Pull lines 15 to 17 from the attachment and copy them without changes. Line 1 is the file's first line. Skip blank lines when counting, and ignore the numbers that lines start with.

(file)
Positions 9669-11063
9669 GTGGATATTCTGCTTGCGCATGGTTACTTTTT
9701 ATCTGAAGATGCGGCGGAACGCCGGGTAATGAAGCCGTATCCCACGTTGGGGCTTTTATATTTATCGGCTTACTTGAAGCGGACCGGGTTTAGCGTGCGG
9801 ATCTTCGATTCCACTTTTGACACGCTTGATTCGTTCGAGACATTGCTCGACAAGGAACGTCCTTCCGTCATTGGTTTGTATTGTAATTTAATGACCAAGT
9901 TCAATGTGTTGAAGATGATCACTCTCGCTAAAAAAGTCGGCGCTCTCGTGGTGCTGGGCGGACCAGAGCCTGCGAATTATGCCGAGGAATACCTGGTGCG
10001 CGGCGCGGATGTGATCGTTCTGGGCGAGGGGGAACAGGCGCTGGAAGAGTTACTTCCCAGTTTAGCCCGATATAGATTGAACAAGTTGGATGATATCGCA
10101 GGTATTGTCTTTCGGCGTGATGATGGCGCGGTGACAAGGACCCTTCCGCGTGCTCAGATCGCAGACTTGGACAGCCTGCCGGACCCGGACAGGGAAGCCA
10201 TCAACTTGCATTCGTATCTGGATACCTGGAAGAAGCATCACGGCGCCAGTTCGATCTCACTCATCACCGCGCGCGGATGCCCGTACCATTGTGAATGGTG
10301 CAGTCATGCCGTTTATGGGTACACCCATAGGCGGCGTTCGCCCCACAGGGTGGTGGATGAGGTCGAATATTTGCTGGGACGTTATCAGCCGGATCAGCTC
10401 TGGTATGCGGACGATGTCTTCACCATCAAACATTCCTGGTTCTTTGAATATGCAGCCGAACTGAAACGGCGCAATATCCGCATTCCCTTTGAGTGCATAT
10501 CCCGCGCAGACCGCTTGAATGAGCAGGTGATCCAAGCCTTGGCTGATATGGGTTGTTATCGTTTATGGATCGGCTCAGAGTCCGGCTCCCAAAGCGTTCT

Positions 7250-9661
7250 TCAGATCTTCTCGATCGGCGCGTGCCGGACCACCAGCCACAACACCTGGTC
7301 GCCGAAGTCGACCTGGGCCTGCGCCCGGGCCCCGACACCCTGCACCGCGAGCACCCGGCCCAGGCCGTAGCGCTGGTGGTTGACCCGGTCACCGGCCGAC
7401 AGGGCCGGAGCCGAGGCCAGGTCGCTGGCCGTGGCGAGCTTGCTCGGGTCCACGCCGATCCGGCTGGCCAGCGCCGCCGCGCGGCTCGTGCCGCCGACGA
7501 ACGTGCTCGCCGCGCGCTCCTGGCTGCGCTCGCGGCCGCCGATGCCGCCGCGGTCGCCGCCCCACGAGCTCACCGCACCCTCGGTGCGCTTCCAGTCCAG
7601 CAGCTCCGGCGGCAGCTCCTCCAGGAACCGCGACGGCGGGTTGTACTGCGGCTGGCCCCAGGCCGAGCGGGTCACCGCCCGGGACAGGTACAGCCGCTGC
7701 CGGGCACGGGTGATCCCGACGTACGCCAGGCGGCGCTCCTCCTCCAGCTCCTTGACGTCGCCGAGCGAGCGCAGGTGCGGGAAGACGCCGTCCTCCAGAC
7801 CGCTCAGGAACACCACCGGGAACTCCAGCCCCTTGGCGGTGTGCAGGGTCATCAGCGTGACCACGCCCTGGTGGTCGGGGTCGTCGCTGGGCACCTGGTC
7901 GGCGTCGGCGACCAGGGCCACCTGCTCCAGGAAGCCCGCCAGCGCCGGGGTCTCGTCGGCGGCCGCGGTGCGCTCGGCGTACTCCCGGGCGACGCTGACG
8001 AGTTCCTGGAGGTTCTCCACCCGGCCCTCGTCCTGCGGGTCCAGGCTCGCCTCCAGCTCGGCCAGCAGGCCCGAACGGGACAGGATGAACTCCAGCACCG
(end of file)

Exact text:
7401 AGGGCCGGAGCCGAGGCCAGGTCGCTGGCCGTGGCGAGCTTGCTCGGGTCCACGCCGATCCGGCTGGCCAGCGCCGCCGCGCGGCTCGTGCCGCCGACGA
7501 ACGTGCTCGCCGCGCGCTCCTGGCTGCGCTCGCGGCCGCCGATGCCGCCGCGGTCGCCGCCCCACGAGCTCACCGCACCCTCGGTGCGCTTCCAGTCCAG
7601 CAGCTCCGGCGGCAGCTCCTCCAGGAACCGCGACGGCGGGTTGTACTGCGGCTGGCCCCAGGCCGAGCGGGTCACCGCCCGGGACAGGTACAGCCGCTGC